Is greed still good?: John Coates argues in a new book that a small number of large financial institutions — index and private equity funds — increasingly pose a threat to American democracy and to themselves – Harvard Law Today
“Index funds have a complicated effect on inequality. On the one hand, they allow ordinary working-class Americans to more cost effectively diversify their investments for retirement and put it into the stock market in a way that would be maybe too expensive for them to do if they tried to do it in some other way. And since owning stocks, at least in our country, has typically produced higher returns than other kinds of saving, that is a source of reducing inequality, because it allows more people to get the benefit of rising capital prices. So, if you’re out of the stock market, you’re going to get left behind in the U.S. economy. On the other hand, not everyone has enough money even to use index funds. I mean, there are millions of Americans who have no investments at all. And so, in that way, index funds further intensify the spread between those who are left out entirely of the private investment part of our economy and those who are in it.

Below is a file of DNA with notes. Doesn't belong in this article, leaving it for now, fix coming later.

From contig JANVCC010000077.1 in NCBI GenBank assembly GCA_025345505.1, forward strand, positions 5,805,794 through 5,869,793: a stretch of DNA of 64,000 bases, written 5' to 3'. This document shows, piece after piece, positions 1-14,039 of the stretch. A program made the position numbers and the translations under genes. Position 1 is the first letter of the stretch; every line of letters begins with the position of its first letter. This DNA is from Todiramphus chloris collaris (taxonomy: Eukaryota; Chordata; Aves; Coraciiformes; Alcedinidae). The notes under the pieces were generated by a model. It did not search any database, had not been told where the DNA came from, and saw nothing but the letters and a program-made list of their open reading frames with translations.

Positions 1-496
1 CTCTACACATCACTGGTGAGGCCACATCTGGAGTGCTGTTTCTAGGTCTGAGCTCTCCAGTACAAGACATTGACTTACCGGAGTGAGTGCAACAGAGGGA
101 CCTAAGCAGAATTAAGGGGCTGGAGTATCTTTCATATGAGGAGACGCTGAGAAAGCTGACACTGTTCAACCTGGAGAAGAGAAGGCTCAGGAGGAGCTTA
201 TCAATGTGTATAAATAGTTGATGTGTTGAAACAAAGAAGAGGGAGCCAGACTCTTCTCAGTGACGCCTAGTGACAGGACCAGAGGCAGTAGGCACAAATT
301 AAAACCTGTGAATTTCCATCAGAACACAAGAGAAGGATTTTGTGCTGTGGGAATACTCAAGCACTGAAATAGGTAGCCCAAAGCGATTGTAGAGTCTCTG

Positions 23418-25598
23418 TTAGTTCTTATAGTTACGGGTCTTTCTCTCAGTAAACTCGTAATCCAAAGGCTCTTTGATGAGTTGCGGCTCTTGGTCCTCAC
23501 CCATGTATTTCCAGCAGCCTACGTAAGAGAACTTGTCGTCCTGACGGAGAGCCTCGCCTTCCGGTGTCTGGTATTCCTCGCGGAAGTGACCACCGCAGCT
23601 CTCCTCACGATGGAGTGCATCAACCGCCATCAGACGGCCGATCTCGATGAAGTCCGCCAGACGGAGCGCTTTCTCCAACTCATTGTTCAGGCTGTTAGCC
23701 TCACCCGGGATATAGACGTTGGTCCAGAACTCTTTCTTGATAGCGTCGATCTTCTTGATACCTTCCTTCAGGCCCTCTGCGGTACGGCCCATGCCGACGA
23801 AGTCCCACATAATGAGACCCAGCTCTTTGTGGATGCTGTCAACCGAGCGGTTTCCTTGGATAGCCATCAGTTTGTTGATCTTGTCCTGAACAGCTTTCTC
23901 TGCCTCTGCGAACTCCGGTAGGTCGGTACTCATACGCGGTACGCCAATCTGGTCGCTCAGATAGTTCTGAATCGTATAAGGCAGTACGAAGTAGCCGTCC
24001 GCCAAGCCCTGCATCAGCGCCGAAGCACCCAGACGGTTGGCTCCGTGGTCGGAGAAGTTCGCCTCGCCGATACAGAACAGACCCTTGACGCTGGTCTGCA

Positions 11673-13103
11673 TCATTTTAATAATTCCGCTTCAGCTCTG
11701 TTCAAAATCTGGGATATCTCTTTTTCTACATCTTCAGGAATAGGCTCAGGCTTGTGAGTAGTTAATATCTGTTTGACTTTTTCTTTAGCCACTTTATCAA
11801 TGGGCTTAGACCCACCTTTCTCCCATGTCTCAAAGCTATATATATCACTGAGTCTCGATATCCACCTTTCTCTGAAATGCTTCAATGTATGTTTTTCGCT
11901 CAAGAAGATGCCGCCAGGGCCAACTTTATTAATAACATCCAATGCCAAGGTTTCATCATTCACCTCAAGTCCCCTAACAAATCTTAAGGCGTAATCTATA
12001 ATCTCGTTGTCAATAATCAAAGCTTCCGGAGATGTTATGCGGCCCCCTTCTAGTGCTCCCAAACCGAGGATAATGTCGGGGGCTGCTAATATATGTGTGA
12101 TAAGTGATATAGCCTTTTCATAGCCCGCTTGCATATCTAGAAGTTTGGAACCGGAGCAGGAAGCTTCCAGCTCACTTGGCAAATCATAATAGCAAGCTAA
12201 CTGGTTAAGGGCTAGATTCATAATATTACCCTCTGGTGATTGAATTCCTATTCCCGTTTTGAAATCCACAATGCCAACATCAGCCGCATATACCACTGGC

“Private equity, I think, is more unambiguous because the returns are almost entirely benefiting the wealthiest — the people who run private equity funds and the executives who work for the companies that they buy, all of whom are in the top 1%. And they’re all using the private equity vehicles to get even richer; it’s become the standard way to get really rich now in America. And then on the flip side of it, the typical result after a buyout by a private equity firm is that they lay people off, and there are fewer workers that work at the company afterwards.”